It’s no secret to my family and friends that I am not a big fan of housekeeping or cooking. I keep up with them out of necessity…perhaps out of desperation when company is coming. So, I cleaned up a bit last week…meaning I cleared my laptop, notebooks, dictionary and thesaurus off the kitchen counter in preparation for a Memorial Day Cookout compliments of my son, Dominic…the sous chef of the family.
Over the course of about seven hours, one by one, he presented the following dishes:
I prepped the kitchen for him, accompanied him to the grocery store, and then faded into the shadows while he worked his magic. I picture myself as the off-camera crew on The Food Channel…clearing the counters, washing the utensils, mopping the floor, and otherwise catering to the cook.
--grilled pizza with fresh tomatoes, basil, spinach and cheese--knock-your-socks off ceviche with shrimp and scallops, jalapeno peppers, basil and cilantro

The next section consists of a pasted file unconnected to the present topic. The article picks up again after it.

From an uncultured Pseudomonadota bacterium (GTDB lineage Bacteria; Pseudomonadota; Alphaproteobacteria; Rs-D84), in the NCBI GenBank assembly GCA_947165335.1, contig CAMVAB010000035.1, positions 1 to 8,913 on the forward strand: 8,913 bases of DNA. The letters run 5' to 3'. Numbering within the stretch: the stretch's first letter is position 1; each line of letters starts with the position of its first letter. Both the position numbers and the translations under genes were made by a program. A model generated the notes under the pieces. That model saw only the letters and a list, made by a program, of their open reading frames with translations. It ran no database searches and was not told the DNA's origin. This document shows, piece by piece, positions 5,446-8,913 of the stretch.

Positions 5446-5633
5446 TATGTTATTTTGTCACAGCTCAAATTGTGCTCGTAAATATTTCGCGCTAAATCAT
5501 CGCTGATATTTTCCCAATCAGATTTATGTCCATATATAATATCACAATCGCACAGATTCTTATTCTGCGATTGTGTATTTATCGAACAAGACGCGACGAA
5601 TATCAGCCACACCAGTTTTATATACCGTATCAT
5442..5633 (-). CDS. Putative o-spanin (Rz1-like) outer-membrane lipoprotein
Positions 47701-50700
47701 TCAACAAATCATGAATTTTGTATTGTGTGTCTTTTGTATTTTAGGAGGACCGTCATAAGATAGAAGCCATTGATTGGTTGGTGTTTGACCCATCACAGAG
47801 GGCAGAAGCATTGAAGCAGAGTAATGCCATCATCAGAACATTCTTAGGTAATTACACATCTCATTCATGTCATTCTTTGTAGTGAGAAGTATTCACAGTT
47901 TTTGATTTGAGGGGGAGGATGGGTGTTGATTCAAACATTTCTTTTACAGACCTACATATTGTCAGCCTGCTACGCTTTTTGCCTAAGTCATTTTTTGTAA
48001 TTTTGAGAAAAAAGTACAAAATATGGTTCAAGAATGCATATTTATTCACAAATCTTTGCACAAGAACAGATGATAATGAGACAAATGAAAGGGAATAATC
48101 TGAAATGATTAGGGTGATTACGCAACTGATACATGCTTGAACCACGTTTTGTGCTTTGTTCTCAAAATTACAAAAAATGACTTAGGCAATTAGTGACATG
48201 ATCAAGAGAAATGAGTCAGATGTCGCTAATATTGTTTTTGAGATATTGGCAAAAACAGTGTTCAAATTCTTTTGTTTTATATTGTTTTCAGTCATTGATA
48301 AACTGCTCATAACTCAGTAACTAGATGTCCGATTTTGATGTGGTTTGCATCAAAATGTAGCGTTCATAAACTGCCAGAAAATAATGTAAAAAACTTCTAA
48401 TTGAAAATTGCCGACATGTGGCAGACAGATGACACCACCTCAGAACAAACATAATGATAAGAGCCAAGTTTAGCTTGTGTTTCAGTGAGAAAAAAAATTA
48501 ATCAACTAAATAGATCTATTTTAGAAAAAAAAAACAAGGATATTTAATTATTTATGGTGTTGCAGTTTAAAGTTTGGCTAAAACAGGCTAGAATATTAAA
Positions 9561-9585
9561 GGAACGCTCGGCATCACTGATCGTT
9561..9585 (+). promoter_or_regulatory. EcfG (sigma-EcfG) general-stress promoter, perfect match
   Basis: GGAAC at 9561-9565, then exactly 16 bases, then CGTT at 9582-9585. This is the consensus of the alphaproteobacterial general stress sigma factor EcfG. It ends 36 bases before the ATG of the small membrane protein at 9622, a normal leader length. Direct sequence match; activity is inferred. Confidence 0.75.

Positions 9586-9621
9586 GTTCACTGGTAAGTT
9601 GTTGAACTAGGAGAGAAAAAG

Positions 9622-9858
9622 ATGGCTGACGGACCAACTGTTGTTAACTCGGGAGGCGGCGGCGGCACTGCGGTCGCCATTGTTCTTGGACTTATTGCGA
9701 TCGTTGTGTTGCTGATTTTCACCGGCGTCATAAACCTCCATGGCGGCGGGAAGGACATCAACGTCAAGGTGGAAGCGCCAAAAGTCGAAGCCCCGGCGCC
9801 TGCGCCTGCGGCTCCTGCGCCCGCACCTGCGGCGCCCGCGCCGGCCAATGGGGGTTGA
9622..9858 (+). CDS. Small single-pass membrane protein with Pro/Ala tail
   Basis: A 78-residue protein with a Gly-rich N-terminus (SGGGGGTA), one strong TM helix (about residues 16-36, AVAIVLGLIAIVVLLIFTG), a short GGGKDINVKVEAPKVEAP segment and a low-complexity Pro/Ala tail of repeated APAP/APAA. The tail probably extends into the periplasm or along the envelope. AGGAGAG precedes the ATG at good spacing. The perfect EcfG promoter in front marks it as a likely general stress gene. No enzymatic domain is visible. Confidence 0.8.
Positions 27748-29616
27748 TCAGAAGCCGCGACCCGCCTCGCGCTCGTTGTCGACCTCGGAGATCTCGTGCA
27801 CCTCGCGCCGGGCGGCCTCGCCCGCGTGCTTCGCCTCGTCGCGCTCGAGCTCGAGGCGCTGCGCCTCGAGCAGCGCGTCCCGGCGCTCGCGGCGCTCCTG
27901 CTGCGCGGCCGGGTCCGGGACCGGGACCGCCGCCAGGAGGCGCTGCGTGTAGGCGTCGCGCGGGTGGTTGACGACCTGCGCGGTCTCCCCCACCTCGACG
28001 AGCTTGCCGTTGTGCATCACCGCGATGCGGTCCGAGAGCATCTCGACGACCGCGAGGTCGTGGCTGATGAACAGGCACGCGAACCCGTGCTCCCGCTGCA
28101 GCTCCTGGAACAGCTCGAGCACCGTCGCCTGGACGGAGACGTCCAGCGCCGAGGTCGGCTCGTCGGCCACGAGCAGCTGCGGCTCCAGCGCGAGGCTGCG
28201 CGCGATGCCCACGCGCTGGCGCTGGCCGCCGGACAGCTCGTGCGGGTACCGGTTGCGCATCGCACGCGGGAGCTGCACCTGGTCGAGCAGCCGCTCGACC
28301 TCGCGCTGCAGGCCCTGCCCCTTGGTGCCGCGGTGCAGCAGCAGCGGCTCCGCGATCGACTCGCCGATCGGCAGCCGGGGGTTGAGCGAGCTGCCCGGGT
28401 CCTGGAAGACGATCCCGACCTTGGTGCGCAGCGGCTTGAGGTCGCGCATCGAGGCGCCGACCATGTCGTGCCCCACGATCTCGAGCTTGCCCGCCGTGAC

--marinated steak sliders with caramelized onions
--grilled herbed veggies and corn-on-the-cob
--barbecued chicken with a sauce that flowed straight down from heaven
--poached fresh pears, meaning poached in red wine, sugar, cinnamon and cloves
Picture “Iron Chef”, “Chopped”, and “Top Chef” all rolled up in one. And the winner is (drum roll, please): Dominic!
Actually, we were all winners that day, having enjoyed a full afternoon of great food, great friends, and perfect weather.
For many of us, Memorial Day was a day of rest and recreation. For many, though, it was a cruel reminder of the loss of a loved one, of crippling injury, of unremitting PTSD…the enduring wounds of military service. My father was a WW II vet but he never once spoke of it. He couldn’t. There were no words for what he suffered. Whatever happened to him in Europe, he bore silently and gracefully to his grave.
On Memorial Day, I said a prayer for all the soldiers and for their families and friends who, throughout our history and around the world, have sacrificed so much to defend and protect the country they honor and the people they love. The rest of us will never know the height and depth and breadth of the heartache they endure. But we can let them know that we wonder about it…and care about it…and thank them for it. We can let them know that we thank them for the freedom that enables us to enjoy Memorial Day and every other day of the year.
Thank you, one and all.